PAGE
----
“He is NOT!!!”
“So, which of us will you be giving your token to carry on our quest?”
“’Tis a puzzle, is it not? I shall have to pray to the Virgin Mother on that, Sir Knight.” But then she smiled and threw her arms around my neck to make sure I didn’t take it personally.
Esmeralda and her children departed as the party got rowdier. I was paying for the ale, so nobody’s mug ran dry. Cambry the bard knew dozens of songs unfit for mixed company, and I’d given him a gold piece to keep them coming. Gilda the barmaid had her sights set on Guardemaine; I handicapped the match at 7-2 in her favor. She had a weak eye, but her hips moved in the most interesting ways when she walked, and when she smiled her whole face lit up. She’d set those sights on me a while back and I’d been lucky to escape with my life—or unlucky, depending on your point of view—and in this particular arena, I was a whole lot more skilled than Guardemaine.
A stranger in a hooded cloak slipped into the room and took a table not too far from mine. Well, stranger to some; I would have recognized my foster brother anywhere. When the song ended in an eruption of laughter, I yelled over to him. “Come join us at our table, stranger. The ale is on me tonight, for on the morrow I leave the comfort and intellectual stimulation of the court of the greatest king that ever lived to take to the road and seek my fortune in the quest. I figure if I drink enough, I won’t be able to back out tomorrow.”
Arthur ambled over; Gilda swirled out of Guardemaine’s lap to fetch him a flagon.
“So, off on a noble quest, are ye? Don’t suppose you have need of a trusty companion. I haven’t been away from the court myself in quite awhile.”
“Sorry, old chap, I have all the company I can use. I’ve got a brand new squire—that’s him over there passed out in the corner—who our demanding Master of Arms has been working hard these last three days. Can’t disappoint him after all that work, can we?”
“I must say, I envy you, Kay.” By this time everybody knew that the man was Arthur, but we were all pretending not to so we didn’t have to get all formal and shit.
“I don’t suppose you can just appoint yourself the royal dogcatcher, can you?” I rapped on my mug with a knife, which could hardly be heard over the commotion, but others picked it up and eventually it quieted down enough so I could be heard.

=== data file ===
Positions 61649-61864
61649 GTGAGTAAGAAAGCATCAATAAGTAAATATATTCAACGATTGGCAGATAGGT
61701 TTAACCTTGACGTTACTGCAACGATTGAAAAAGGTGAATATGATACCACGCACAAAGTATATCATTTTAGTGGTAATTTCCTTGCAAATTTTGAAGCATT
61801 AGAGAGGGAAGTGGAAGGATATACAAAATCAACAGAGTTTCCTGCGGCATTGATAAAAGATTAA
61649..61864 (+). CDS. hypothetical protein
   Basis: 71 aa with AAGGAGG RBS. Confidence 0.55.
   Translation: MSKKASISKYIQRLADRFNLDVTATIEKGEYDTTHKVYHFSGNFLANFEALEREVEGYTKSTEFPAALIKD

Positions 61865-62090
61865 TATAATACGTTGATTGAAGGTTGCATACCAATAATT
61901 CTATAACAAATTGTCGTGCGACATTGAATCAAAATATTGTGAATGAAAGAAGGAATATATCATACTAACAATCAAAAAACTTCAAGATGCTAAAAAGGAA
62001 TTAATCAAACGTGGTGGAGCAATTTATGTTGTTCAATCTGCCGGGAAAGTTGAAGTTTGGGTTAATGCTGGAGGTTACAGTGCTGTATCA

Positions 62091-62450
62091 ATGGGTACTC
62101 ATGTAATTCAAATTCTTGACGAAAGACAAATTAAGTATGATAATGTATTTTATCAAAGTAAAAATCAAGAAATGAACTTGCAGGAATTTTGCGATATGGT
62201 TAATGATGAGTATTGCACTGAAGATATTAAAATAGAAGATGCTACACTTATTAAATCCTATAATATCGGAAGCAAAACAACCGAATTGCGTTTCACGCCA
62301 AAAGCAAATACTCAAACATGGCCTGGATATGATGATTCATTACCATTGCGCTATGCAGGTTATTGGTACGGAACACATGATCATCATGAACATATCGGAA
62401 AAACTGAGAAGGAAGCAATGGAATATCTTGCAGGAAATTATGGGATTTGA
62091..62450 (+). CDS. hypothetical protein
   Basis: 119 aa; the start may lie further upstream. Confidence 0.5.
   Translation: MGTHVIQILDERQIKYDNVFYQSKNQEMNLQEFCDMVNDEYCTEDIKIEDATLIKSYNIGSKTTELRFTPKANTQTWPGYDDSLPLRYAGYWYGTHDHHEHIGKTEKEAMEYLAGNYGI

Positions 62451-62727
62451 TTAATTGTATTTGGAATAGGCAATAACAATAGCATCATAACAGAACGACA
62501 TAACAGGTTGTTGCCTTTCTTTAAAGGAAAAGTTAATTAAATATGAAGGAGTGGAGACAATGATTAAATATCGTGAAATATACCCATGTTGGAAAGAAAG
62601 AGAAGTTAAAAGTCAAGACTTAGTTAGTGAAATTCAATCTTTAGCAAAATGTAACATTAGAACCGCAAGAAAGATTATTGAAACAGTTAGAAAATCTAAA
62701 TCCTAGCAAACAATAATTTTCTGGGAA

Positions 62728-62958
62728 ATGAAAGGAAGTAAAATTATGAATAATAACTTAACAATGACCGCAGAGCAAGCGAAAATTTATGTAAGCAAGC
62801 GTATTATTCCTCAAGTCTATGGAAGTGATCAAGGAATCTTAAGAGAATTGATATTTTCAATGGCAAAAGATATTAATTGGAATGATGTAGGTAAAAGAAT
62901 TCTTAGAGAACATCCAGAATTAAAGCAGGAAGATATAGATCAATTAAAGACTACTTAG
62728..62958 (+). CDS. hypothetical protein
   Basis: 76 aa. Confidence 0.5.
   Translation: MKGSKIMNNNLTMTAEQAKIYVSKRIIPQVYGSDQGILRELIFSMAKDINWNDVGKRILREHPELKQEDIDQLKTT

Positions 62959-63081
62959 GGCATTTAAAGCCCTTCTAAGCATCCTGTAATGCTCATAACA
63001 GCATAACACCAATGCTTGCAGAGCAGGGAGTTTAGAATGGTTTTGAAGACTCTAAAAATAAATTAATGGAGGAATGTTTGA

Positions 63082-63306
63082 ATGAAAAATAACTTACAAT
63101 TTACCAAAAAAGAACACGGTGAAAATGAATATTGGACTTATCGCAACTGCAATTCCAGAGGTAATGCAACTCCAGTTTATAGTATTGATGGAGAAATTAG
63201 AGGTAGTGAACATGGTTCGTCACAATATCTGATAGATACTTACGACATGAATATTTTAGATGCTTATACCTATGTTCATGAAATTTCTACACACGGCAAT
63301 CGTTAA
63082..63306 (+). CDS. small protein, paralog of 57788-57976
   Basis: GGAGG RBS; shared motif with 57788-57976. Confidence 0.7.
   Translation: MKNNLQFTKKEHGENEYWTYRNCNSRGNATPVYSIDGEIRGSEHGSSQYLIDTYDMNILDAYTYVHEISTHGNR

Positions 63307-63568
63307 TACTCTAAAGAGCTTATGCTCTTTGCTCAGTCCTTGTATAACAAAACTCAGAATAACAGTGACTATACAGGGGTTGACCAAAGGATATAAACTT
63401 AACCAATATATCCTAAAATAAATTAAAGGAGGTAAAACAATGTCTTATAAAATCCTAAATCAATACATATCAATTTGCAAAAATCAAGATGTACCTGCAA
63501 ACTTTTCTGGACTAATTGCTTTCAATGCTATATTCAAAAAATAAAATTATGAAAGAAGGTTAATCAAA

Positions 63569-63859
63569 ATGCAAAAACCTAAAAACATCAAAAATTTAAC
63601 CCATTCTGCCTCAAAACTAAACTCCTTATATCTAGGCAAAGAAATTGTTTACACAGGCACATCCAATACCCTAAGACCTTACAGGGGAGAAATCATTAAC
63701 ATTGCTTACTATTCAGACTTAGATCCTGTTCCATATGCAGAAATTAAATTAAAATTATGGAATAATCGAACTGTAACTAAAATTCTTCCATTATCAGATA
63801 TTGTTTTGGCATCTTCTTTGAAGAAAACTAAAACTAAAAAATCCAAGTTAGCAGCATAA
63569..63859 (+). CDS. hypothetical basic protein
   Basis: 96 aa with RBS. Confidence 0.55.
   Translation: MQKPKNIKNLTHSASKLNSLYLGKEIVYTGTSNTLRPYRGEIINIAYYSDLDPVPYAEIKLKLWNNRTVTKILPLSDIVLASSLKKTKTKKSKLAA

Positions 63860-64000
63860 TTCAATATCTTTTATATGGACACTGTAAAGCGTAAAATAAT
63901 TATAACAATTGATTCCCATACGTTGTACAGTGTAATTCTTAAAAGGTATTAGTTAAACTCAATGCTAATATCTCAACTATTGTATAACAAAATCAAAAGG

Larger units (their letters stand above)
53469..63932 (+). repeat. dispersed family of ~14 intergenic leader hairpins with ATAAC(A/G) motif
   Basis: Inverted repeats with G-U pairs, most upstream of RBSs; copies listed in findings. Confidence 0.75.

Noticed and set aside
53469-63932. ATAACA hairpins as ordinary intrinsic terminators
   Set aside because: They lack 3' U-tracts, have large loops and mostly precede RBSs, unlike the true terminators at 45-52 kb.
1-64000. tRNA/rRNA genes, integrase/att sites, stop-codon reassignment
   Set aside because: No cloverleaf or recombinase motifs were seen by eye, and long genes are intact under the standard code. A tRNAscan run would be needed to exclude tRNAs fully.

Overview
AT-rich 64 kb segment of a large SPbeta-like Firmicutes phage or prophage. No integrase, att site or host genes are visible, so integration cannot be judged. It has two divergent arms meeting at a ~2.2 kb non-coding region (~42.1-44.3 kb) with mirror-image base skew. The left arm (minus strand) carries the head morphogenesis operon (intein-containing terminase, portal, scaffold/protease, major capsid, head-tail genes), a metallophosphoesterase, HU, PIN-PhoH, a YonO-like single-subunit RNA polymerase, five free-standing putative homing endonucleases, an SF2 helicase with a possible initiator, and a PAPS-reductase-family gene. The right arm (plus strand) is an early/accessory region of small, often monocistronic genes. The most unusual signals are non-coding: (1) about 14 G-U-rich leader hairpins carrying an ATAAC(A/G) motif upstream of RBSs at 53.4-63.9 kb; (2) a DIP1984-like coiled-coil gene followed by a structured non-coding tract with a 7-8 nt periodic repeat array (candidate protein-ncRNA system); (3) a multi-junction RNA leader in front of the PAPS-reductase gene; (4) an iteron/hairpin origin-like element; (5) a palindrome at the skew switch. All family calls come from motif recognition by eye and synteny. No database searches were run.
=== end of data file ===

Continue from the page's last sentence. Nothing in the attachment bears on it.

“Gentlemen, and ladies too, if such you be. I propose a toast. I am departing on the morrow, come rain or shine, and abandoning the running of the castle, and much of the kingdom as well, to you three.” I held my mug up in the direction of my staff. Keep, a long lanky fellow whose bald spot was so high off the ground few knew it was there, nodded and raised his own mug. Stores, a fat little man who couldn’t talk without flapping his arms, waggled his hands and said something about the price of barley which was lost in the uproar. Cook grinned enough to show a couple of missing teeth—you can’t work in a royal kitchen every day and get excited about little shit, the stress would kill you. “If upon my return I discover that the king is not satisfied, well, I hear there are openings in Orkney.” Orkney was cold and wet during the summer, uninhabitable by civilized standards the rest of the year.
“Here, here. To Orkney,” Cook toasted. She could drink with the boys and looked to be the soberest of the three.
* * *
Ah, the road. I’d forgotten how good it was to be out away from the madness of court. True, I’d travelled with Arthur before, but that was merely changing the location of the madness. How long had it been since I’d ridden out on my own? Breathed air untainted by the privy smells that are a part of life in any castle? Slept where if you woke up during the night and opened your eyes, why, the stars were right there, waiting to be plucked. OK, that’s a bit of poetic malarkey. Even on the road, I’ve always been pretty much a stay-at-the-inn sort of traveler. Camping is for the Lancelots of the world. I never found that sleeping on the ground made me tougher in the morning, just sorer.
In any case, it had been the Grail Quest. What glorious madness that was. That’s the only way I know to explain it. We’d all been sitting around after the feast of Mabon—warm and dry, bellies full, mildly buzzed—when the blind poet stood up and began his saga. Within two days there wasn’t a Knight in Camelot except the dozen lucky souls who’d drawn the black pebbles and had to stay behind to guard the city. (Only they didn’t know it at the time; they’d bitched like they’d been sent to clean out the moat). I’d ridden for twenty-three days, heading toward Hadrian’s wall which I’d always wanted to see anyway, mostly on the theory that if the Grail was real and hadn’t been found before, it had to be along some road less travelled. Hmm. That’d make a good name for a poem.